Ode to the ole West: 'Medora Musical' returns
To celebrate the kick-off of summer of music and fun, the Theodore Roosevelt Medora Foundation hosted Media Day Tuesday, June 15, in Medora and got a first look at the “Medora Musical.” We go backstage at the Burning Hills Amphitheatre, and hear from those who make the “Medora Musical” possible.
With a little more than 90 minutes, a cast dazzled in rhinestone-western attire stand on stage and tell a romancing story of the Wild West, rehashing historical moments of Theodore Roosevelt’s old stomping grounds in the city of Medora.
The “Medora Musical” has returned to the Burning Hills Amphitheatre. Already more than six performances into the 2021 season, Director and Producer Curt Wollan noted that the show gets better each time the lights hit the stage.
“People love to come back because it’s so unique and different. There’s not a show like this anywhere in the country,” Curt Wollan said. “Maybe (there is) in Europe, but they don’t celebrate any political figures like Theodore Roosevelt… This is such a mixture of history (and) variety show and spectacle, and what they used to call ‘epic theater’ — which is when we do the charge of San Juan Hill. It’s huge. It’s stuff blowing up all over the place. So it’s so unique and it’s become such a tradition.”
Music is meshed with contemporary to older country, gospel, patriotic and North Dakota-themed songs. With the “Medora Musical” reining in its 56th year on stage, Curt Wollan said that it has changed due to the evolution of technology, making performances more slick and professional. Each year, the music changes, costumes are redesigned and sets vary. By incorporating a new theme with every summer show season, it allows for the musical to grow, he said. This year, the theme highlights the couples that settled in Medora and played a major role in making it the city that it is today.
“... People want to see what they like and they want to see some new stuff too. So the trick in all of this is trying to do a show (and) write a show that gives them a touch of everything — the charge of San Juan Hill, the patriotic finale, the fireworks, the horses, great Teddy quotes and speeches, singing, dancing, clogging and the great songs that have been written for this show in the past,” Curt Wollan said.
For an entire summer show season, Curt Wollan and his cast begin preparation already in the winter with script writing kicking off in January, followed by auditions — which all took place virtually this past audition season. Rehearsals are approximately one month long.
With his father being the director and producer of the show, Chet Wollan has been involved with the Medora Musical for 15 years along with his wife Candice Lively Wollan that’s returning to the stage for her 11th summer in Medora.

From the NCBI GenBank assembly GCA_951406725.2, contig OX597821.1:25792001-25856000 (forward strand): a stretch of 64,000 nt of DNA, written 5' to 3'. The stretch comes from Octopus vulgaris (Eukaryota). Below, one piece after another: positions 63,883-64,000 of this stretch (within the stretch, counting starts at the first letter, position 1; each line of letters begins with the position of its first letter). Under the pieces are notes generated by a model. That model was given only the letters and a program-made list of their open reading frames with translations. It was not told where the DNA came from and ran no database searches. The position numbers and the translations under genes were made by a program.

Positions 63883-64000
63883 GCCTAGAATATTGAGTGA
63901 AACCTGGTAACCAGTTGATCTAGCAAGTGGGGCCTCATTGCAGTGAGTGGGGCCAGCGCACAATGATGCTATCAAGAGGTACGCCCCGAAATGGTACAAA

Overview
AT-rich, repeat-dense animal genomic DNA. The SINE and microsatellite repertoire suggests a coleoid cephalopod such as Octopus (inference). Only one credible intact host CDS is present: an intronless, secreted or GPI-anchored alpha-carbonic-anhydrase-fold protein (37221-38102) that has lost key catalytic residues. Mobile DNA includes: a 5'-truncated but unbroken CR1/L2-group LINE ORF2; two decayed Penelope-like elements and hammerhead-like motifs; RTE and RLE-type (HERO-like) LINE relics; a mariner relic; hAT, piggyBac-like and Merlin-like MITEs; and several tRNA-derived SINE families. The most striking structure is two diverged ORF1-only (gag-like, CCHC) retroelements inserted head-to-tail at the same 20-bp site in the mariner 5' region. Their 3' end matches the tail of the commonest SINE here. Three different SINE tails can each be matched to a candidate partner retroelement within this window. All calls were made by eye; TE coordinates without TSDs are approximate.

“I love that it’s different every year, so it makes it more interesting instead of a lot of the (other) places you go and you do the same show over and over again; it gets kind of boring. But out here, it’s got the same elephants… (yet) every year it’s got different songs and different people,” Chet Wollan said.
Being involved in the show is a way for the married couple actors to hone in on their craft, and coming back to Medora every summer is like a second home for the Wollans, who live a majority of the year at their home in Tennessee.
“Every year, with it being different, you get to shine in different ways. I don’t have the same solos every year, so that’s really nice to be able to do something different… Every year is a blessing,” Candice Lively Wollan said, who is a Burning Hills singer, company manager and dance captain.
Chet Wollan was a singer/dancer for nine years. Then six years ago, he hung up his dancing shoes to play the role of the host and spent four years alongside longtime entertainer Bill Sorenson. Now, Chet Wollan hosts the show with Annie Freres.
“I think people (will) take away that we’re doing a lot of history stuff this year (and) a lot of cool stories about a lot of different people that worked and lived out here. And actually how difficult it was back then to have the gumption to just do that,” Chet Wollan said.
What started back in 1965 is still relatable in today’s world, Curt Wollan noted.
“It’s a great escape. For a family taking a trip from Connecticut… on their way through Yellowstone, it’s super family-friendly. It’s a great stop on the way and with the park, fondue and all the interesting things to do here,” Curt Wollan said. “... (When) the buildings open up, revealing the Badlands, it’s so spectacular. You can’t paint that.”
For more information on the “Medora Musical” and to reserve tickets, visit medora.com/do/entertainment/medora-musical.